- Improbable Weapon User: Frequent. Pirates attack with their oars, school’s hockey players attack with their implements, servants in the tutorial attack with brushes and ice carving tools. Special mention goes to the prisoners in the sewer level, which fight with sharpened spoons and can perform complicated routines with them. There are also the common ranged bandits, which throw some sort of weak blue-red projectile from their pouches. It’s never explained just what exactly do they use.
- Instant Ice, Just Add Cold: Happens to Arthur during the dragon boss fight if he gets hit by the dragon’s Ice Breath.
- Joke Character: Donkey. He is only used twice, and the second time he’s dressed in a crap dragon suit, something he constantly grumbles about. Similarly,
- Luckily My Shield Will Protect Me: Arthur is defined by this trope. His shield is so powerful it can successfully protect him from Ice Dragon’s claws, head-butts and even ice breath.
- Made of Iron: All characters can survive dozens of blows without blocking, due to the game being rushed out alongside the film before testing was complete. Special mention goes to Shrek, who can survive a cannonball here.
- Make Me Wanna Shout: Ice Dragon has an attack where it shouts upwards to summon a hail of icicles downwards. Incidentally, it is practically the only attack it has that ignore Arthur’s shield.
- Mind Control: Puss in Boots is capable of stunning enemies by doing his “cute look” thing. Sleeping Beauty goes one step further, as she’s capable of forcing enemies under her spell to fight each other for her.
- Mini Mook: In Stromboli’s laboratory, you can occasionally encounter miniature versions of the evil Pinocchio knock-offs. They’re often harder to fight, as they’re just short enough to slip underneath your fists.
- Oh, Crap: When you first encounter mace-wielding knights as a Sleeping Beauty, one of them is discussing Rapunzel’s betrayal and discusses Sleeping Beauty in derogative terms. When he notices her, his reaction is akin to this.
- Regenerating Health: One of the major factors contributing to the game’s lack of challenge.
- Roboteching: Witches’ magical projectiles firstly fly straight, then slightly arc towards your location.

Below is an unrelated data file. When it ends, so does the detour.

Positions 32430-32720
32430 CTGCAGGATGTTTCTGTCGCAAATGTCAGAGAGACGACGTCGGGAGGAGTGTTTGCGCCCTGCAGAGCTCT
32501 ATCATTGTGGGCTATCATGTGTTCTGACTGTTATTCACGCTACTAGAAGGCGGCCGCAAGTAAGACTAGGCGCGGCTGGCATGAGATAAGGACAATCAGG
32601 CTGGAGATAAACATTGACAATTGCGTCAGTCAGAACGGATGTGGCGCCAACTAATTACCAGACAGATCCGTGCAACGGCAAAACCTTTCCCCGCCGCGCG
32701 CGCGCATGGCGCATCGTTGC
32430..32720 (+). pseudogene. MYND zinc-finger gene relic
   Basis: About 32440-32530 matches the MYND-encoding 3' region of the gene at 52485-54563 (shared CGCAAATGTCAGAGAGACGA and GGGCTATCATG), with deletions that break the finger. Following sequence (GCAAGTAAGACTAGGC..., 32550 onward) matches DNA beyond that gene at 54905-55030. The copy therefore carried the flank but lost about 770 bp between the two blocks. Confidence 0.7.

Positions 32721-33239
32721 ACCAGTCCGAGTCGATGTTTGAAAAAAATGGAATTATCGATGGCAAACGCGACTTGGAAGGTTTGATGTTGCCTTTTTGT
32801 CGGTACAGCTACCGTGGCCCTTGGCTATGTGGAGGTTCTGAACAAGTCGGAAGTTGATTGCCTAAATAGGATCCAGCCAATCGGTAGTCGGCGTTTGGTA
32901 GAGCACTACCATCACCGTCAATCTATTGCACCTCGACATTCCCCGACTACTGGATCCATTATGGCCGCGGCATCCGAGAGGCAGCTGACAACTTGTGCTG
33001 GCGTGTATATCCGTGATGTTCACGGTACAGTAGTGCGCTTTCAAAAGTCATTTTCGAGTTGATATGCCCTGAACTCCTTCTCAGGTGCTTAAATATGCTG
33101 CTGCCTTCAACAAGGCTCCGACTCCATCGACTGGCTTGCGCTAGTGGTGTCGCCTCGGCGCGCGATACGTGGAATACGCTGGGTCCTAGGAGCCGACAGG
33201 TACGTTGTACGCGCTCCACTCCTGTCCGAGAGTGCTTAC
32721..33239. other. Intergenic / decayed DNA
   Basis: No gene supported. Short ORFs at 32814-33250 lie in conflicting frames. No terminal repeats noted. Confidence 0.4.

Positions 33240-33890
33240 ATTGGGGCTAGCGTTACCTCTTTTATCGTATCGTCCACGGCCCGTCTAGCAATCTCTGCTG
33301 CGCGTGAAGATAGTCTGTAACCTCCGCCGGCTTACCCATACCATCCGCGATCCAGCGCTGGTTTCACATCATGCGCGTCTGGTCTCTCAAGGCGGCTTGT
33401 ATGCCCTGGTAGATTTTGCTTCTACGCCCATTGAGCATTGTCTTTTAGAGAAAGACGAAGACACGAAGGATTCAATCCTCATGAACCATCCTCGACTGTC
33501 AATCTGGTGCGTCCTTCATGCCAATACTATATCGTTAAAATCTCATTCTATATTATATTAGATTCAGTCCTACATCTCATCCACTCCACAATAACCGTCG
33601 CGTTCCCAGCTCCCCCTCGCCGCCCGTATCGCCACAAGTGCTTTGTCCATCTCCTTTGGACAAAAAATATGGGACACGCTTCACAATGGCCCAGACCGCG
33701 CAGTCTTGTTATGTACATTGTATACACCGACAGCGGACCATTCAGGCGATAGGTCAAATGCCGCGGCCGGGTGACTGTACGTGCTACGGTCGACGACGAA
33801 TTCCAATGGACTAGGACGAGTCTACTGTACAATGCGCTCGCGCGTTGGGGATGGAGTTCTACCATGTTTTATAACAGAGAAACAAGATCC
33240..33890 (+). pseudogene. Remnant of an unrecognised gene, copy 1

- Shield-Bearing Mook: Two varieties. There are the elite pirates with tridents and silver shields (which have lobster engravings on them), and knights with axes and heavy round shields. Both are immune to regular attacks and can only be defeated with ultimates or if their shield is broken by the Charged Attack first.
- Shockwave Stomp: Shrek’s first tier ability has him slam his arms into the ground for a light green shockwave attack.
- Shout-Out: On the pirate ship, there is a hideout underneath the ladder filled with breakable crates. Last one will reveal a penguin saying: “Too hot. Need to find Antarctica.”
- Slo Mo: Shrek and Fiona possess this as their ultimate ability.
- Smash Mook: The cyclopi essentially boil down to this.
- Spikes of Doom: A notable example occurs in the sewer level, where there’s a row of curved, hair-like spikes going up and down, with a guard looking on. When Fiona begins to go through it, said guard will hesitate between giving up or encouraging her to go through and get skewered.
- Spin Attack:
- Used by the Sleeping Beauty and Arthur for their Charged Attack.
- Fiona has a variety where she performs a pirouette.
- The armored giant boss fought twice performs a powerful spin attack. An elite prisoner variant combines this with Deadly Lunge: they charge forwards, spinning around and slashing with their spoons in elaborate patterns.
- Sword Beam: Arthur’s charged ability is to send one forward.
- Unexpected Gameplay Change: Occurs twice with two levels devoted to the "siege" minigame where Sherek controls either a ballista or a catapult to bring down a castle within a set time limit. First time is at the end of Academy section and the second time is when you're bringing down the Fiona’s prison.
- Unique Enemy: Many enemies, like dragonlings or hockey players, are only encountered in their respective areas. Last level has Shrek fight against actors dressed like him for the Charming’s performance.